Lest there be any misunderstanding, America’s divergent reactions to Palestinian organisational and Israeli state terrorism this past Friday is no recent development. Throughout the past 18 months of conflict, the United States has condemned each and every killing of an Israeli civilian, and more often than not also the death of Israeli soldiers on active duty in occupied territory. At the same time, it has not once - I repeat, not in a single instance - explicitly condemned the killing of a Palestinian civilian. This despite the fact that many more Palestinian than Israeli civilians have been killed, that most Palestinian casualties have been civilians, and that voluminous evidence produced by local, Israeli and international human rights organisations conclusively demonstrates that many if not most of these have been victims of the deliberate and indiscriminate Israeli use of force.
It appears to be the current position of the Bush administration that an Israeli soldier killing Palestinians inside a West Bank refugee camp is engaged in legitimate self-defense, a Palestinian police officer shooting back at him a terrorist, and his dead parents and children the victims of their own leadership rather than of those who shoot, shell, and kill them. With its appalling disregard for Palestinian life, the United States has cavalierly squandered the sympathy it garnered in the region in the aftermath of the 11 September attacks.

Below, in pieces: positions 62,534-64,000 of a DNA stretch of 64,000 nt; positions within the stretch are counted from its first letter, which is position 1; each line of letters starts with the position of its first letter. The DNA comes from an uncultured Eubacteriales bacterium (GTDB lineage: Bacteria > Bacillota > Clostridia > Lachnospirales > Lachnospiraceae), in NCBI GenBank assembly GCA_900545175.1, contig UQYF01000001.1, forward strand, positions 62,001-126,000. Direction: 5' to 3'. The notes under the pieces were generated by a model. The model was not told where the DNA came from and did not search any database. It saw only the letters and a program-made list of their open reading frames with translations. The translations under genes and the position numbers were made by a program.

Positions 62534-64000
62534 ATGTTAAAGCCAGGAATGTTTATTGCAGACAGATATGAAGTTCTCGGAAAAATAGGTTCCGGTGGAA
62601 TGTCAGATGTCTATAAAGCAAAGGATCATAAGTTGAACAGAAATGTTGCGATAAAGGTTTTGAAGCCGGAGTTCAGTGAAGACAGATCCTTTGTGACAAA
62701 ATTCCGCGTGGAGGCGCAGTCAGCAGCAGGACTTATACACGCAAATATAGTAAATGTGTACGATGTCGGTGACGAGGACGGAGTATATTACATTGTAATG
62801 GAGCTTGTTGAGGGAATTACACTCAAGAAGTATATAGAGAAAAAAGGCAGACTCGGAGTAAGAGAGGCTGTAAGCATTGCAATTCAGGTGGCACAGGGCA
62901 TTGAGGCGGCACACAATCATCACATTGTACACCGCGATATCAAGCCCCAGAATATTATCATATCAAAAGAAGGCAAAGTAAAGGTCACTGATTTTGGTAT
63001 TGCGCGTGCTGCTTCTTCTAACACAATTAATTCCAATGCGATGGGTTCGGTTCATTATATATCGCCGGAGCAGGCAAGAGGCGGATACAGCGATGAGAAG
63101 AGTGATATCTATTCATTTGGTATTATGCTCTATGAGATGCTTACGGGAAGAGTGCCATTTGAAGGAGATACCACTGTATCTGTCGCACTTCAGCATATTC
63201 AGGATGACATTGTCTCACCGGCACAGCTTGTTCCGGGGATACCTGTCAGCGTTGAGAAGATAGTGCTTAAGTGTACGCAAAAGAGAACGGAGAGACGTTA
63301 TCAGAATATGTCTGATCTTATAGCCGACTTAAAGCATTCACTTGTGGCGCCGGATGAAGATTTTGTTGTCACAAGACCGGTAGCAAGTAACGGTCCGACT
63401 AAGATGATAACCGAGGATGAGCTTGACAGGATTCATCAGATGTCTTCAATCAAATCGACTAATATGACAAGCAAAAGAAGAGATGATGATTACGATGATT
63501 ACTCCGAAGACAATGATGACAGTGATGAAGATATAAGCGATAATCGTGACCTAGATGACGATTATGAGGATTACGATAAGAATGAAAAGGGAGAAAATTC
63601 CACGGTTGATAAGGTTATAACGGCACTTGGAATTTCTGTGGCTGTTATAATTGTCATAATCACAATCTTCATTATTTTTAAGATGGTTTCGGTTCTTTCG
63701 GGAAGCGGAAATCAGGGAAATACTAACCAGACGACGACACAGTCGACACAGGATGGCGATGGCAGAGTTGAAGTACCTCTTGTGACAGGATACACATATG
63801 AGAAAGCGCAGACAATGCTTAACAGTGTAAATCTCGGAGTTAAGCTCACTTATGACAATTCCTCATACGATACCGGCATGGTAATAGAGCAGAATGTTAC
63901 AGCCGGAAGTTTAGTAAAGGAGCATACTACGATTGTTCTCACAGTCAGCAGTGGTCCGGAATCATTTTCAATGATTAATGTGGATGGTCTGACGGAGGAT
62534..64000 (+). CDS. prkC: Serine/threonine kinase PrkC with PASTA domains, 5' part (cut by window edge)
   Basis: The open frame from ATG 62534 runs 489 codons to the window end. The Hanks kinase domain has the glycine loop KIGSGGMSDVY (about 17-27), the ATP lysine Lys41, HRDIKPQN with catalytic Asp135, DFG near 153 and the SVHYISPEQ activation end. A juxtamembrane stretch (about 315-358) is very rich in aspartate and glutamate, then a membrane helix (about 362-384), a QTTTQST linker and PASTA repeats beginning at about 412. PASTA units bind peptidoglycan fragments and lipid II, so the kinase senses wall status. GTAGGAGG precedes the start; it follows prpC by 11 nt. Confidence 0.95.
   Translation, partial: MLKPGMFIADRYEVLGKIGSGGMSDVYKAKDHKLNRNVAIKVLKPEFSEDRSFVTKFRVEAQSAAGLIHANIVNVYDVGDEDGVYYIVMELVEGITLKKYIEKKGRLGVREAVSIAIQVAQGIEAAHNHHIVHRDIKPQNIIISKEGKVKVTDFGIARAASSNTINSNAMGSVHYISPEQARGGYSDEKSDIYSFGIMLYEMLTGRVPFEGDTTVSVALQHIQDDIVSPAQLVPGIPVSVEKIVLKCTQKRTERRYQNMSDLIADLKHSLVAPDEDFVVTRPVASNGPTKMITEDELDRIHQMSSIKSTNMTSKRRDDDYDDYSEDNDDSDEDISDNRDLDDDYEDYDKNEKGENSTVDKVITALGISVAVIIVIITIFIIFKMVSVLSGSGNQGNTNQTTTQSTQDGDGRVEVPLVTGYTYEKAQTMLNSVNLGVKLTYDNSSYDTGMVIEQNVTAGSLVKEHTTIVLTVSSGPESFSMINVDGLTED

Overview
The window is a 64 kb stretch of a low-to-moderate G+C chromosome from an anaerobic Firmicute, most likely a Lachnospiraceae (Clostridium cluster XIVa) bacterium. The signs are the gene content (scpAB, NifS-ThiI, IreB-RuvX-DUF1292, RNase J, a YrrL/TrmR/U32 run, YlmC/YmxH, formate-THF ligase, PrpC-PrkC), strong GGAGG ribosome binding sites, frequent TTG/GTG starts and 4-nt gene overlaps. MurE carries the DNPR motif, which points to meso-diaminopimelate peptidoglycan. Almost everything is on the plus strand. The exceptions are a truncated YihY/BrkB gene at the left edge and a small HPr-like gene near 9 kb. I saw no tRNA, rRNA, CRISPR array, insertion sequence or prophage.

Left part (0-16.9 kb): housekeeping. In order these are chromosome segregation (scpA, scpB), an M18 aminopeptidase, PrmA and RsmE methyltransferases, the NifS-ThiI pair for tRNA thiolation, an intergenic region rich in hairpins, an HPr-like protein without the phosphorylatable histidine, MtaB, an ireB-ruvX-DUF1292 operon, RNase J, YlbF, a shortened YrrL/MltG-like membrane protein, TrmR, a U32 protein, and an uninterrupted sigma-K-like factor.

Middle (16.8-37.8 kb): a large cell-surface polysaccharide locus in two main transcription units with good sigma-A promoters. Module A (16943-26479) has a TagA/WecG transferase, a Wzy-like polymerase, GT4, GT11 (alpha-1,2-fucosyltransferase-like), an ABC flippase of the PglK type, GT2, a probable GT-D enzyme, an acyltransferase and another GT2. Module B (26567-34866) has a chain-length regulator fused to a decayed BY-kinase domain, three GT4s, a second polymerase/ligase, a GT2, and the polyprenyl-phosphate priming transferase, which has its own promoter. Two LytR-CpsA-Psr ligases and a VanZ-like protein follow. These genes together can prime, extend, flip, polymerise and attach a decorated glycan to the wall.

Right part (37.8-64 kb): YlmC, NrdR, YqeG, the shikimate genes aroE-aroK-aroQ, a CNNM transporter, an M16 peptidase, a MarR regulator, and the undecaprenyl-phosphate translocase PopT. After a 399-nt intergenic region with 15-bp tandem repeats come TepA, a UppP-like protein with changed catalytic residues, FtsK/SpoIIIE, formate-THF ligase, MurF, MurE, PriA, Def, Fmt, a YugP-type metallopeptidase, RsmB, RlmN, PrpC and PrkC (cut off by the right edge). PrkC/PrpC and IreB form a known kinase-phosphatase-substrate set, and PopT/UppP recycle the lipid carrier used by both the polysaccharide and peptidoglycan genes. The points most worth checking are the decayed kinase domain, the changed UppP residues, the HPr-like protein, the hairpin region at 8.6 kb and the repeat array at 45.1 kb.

American credibility in the region is also at a point immediately adjacent to absolute zero. Palestinians and other Arabs have watched with a mixture of contempt and amusement as President Bush successively gave his unconditional support for Israel’s current offensive, appealed for a withdrawal “as soon as possible”, called for it to be implemented “without delay”, with a menacing scowl stated “I meant what I said”, finally authorised Powell to use the words “now” and “immediately,” and the following morning allowed the Secretary of State to take satisfaction with receiving no timetable at all from Sharon. A number of Arab commentators claim that US Middle East policy is again being held hostage by Tel Aviv. Most recognise that if Washington genuinely wanted Israeli forces out of Palestinian cities, they would simply vanish.
It does not take a rocket scientist to understand that there is no military solution to the Israeli-Palestinian conflict, that removing Arafat from the scene will under the best of circumstances have no impact at all on the level of violence, and that terminating what UN Secretary General Kofi Annan terms the “illegal occupation” of Palestinian territory by Israel will in conjunction with a just settlement of the refugee question bring it to an immediate end. Indeed, it is high time for the United States to begin addressing the Israeli causes of this conflict with the same zeal it has approached its Palestinian symptoms. Showing equal respect for Palestinian life, at a time when so much of it is being cut short by American weaponry funded by the American taxpayer, would be a good place to start.
Mouin Rabbani is director of the Palestinian American Research Center in the West Bank town of Ramallah.